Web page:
Why Peace Has Not Come to the Gaza Strip
IMAGINE yourself desperate to earn some money. Imagine that your only option is a demeaning job in Israel. Imagine that you were once one of 80,000 workers entering Israel daily, but are now one of only 4,000 or, on the best day, 20,000. Imagine that you are the only source of support for your family of 10 and without your income your family will go hungry. Imagine you have absolutely no guarantee that today or any other day you will be allowed to cross the Gaza-Israel border at Erez and that you could, at any moment and for any reason, be turned back by the Israeli Army despite your valid work permit. Imagine you are waiting at the Erez checkpoint in the Gaza Strip at 3 a.m., part of the nightly throng of those who wake at 1 a.m. after a few hours of sleep to begin another 18-hour day cleaning streets in Tel Aviv or washing dishes in Jerusalem. Imagine you are one of hundreds of people crammed inside a narrow metal passageway similar to the kind used to channel cattle into holding pens. Imagine that you are quite desperate to get through the passageway, the last hurdle before the border.
Imagine enduring all that humiliation only to find that the border has closed and you have been turned back and must go home to your children. Imagine you are totally powerless to do anything. Imagine this is the peace you have hoped for and have been told about, the peace that Yasser Arafat brought from Washington.
The recent rioting at the Erez checkpoint that killed two Palestinians and wounded 100 more apparently began when 400 to 500 workers, without Israeli permission, tried to cross the border into Israel. That violence erupted should not be a surprise. Many explanations have been offered. Some in the media attribute it to organizing by the Islamic Resistance Movement (Hamas). Palestinian officials blamed the Israelis' slowness in checking workers' papers. Israeli officials blamed the Palestinian police who were not at their posts in sufficient numbers as workers massed at the border. In the end, however, Israel sealed the border and there wasn't anything the new Palestinian Authority could do. Despite it all, both sides agreed that the rioting should not interfere with the implementation of the peace agreement. But peace will not come to Gaza - because the peace agreement itself is the problem.
Employment for Gazans in Israel is critical due to long-standing Israeli policies that deliberately retard Gaza's economic development. This economic dependence over the last 27 years turned the tiny Palestinian economy into an auxiliary of Israel. The closing of the border last week that led to the rioting is the fifth in a series of Israeli-imposed closures that began in March 1993 when 20,000 laborers (a decline from 30,000 in 1992 and 56,000 in 1990) were totally barred from their jobs in Israel for six weeks. One month after the Hebron massacre of February 1994, Israel imposed another closure. By the end of March 1994, the number of Gazans entering Israel fell to 3,600. On April 6, 1994, when a suicide car-bomb attack in the Israeli city of Afula killed eight people, a third closure was imposed. By early July, when the fourth closure was initiated, 15,000 to 20,000 Gazans were trying to reach their jobs inside the green line.
The right of Israel to seal its borders to Palestinian workers at any time is written into the peace agreement. In a deceptive display of symmetry, the Palestinian Authority also can bar Israeli workers from their jobs in Gaza, a power without substance since neither jobs nor Israelis wishing to fill them can presently be found in the Gaza Strip. Perhaps the most serious mistake made by the Palestine Liberation Organization in its negotiations over the peace accord was its failure to ensure, without qualification, the acceptance of a fixed number of Palestinian laborers by the Israeli government for each year of the interim period, the only viable option for alleviating Palestinian unemployment - now approaching 60 percent - in the short term.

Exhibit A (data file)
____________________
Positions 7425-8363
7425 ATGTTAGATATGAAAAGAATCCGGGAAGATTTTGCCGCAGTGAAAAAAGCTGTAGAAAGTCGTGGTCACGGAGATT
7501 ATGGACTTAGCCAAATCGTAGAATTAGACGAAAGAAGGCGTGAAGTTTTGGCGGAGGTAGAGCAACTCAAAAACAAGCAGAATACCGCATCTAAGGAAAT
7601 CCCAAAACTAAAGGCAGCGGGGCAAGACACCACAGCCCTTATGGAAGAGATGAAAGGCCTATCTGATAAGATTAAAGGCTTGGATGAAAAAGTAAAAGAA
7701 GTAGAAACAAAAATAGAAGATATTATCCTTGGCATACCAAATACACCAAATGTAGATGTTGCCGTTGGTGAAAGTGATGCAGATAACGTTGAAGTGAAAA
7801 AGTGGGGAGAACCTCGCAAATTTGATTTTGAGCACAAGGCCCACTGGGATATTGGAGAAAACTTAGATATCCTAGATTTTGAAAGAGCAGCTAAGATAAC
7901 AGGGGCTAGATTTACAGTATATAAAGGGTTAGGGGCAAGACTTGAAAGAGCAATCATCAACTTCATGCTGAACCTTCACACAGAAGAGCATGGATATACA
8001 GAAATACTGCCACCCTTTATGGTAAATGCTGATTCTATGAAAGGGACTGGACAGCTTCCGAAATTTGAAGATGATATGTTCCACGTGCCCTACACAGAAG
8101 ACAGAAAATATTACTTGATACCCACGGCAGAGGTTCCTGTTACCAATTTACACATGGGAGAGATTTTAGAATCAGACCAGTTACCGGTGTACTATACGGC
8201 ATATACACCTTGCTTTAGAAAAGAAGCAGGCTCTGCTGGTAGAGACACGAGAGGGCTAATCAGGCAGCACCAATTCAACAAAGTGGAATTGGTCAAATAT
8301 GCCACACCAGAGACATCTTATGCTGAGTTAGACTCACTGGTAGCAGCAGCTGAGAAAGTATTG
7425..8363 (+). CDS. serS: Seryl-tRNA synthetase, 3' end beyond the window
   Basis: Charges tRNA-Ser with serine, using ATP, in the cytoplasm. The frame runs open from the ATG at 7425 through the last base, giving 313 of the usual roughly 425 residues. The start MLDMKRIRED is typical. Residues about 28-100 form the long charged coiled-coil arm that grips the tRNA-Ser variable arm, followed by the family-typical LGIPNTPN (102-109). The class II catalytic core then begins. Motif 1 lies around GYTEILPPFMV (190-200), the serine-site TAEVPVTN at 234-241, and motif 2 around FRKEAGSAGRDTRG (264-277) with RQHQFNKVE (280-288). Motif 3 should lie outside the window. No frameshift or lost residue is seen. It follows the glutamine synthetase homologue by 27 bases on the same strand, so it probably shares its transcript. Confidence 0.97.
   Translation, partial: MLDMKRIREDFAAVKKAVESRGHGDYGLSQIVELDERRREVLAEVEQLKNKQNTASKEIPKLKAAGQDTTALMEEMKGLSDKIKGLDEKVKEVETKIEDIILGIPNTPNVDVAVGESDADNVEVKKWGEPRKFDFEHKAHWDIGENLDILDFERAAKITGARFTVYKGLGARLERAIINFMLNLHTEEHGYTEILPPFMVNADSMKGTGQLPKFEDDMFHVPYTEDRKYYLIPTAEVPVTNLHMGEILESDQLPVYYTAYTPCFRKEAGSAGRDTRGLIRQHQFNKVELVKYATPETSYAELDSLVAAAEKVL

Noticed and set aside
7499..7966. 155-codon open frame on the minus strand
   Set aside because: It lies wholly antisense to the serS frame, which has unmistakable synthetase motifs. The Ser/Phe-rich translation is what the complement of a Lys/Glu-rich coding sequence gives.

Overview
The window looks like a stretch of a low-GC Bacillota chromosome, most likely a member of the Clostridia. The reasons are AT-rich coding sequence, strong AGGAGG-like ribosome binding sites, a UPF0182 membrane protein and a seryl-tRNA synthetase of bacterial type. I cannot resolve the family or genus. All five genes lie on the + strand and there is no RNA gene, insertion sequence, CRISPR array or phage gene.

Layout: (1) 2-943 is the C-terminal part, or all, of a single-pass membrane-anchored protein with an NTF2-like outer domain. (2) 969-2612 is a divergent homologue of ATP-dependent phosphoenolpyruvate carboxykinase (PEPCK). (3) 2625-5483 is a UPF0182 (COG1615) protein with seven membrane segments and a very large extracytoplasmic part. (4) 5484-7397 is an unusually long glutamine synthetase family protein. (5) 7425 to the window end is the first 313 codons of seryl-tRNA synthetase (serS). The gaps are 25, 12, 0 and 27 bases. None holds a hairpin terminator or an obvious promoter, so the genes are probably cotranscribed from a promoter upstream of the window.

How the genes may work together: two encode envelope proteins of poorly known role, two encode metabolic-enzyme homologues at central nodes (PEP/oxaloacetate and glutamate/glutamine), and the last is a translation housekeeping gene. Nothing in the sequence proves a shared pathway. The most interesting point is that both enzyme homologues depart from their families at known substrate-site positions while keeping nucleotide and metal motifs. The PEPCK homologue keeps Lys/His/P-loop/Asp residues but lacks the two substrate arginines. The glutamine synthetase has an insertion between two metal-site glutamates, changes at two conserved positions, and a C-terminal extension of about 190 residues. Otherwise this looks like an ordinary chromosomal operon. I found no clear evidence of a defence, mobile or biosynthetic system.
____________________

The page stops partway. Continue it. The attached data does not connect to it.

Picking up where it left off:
The economic terms of the ``Agreement on the Gaza Strip and Jericho Area,'' of which labor policy is but one illustration, are really no different than the terms of Israeli occupation policy. The occupation continues; only its form has changed. In this sense, conditions at the economic level merely reflect those at the political level. Indeed, under the terms of the peace agreement, the Israeli military administration has total authority in legislation and adjudication. Israeli military law is the law of the land during the interim period. In Gaza, for example, only 70 of the 1,000 military orders issued since 1967 will be repealed. Nor does the Palestinian Authority have any power to change the law - Israel retains a veto over all Palestinian legislation. Hence, the sovereign powers of the Israeli military extend de facto over all autonomous areas.
Under such conditions, what can chairman Arafat and his new authority do to challenge Israeli measures and convince the Palestinian people to accept the peace agreement? After the recent rioting, PLO officials declared three days of mourning and announced they would compensate victims. Such a response can do little to deal with the desperation that so pervades Gazans. The only hope for the economy is a rapid and immediate surge in employment, which can only come about by increasing the number of Palestinians employed in Israel. For that to happen the United States government must pressure Israel to make more jobs available. If this does not happen, neither Arafat nor the agreement he endorsed will survive. The Opinion/Essay Page welcomes manuscripts. Authors of articles we accept will be notified by telephone. Authors of articles not accepted will be notified by postcard. Send manuscripts by mail to Opinions/Essays, One Norway Street, Boston, MA 02115, by fax to 617 -450-2317, or by Internet E-mail to OPED@RACHEL.CSPS.COM.